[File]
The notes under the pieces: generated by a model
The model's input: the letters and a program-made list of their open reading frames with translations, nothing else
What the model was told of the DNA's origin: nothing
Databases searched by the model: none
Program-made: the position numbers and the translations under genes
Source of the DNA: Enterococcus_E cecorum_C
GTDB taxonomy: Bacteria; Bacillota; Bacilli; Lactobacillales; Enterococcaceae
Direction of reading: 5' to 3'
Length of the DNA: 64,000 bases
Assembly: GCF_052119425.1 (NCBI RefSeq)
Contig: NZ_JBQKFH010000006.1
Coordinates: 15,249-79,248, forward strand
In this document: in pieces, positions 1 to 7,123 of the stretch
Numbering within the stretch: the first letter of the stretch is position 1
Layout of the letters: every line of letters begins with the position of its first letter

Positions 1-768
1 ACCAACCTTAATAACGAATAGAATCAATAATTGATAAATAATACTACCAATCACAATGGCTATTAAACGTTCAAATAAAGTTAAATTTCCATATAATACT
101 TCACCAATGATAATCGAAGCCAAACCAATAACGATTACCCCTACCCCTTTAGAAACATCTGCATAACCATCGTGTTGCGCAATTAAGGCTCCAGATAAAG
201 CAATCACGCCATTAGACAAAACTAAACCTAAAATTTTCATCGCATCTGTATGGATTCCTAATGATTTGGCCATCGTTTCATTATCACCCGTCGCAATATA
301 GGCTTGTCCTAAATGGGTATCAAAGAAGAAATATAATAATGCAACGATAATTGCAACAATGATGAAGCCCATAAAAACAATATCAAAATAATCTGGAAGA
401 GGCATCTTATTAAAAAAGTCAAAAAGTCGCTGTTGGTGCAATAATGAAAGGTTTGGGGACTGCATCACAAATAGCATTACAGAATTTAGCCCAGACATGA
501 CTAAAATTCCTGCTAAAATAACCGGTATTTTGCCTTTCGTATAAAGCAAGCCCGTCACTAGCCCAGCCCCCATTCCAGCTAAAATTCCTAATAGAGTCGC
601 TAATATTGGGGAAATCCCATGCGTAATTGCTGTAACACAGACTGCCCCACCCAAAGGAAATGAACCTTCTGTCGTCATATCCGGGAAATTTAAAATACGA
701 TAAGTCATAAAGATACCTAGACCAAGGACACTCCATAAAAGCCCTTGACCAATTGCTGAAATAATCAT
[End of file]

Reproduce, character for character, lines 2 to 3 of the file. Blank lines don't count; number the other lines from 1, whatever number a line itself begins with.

The model's input: the letters and a program-made list of their open reading frames with translations, nothing else
What the model was told of the DNA's origin: nothing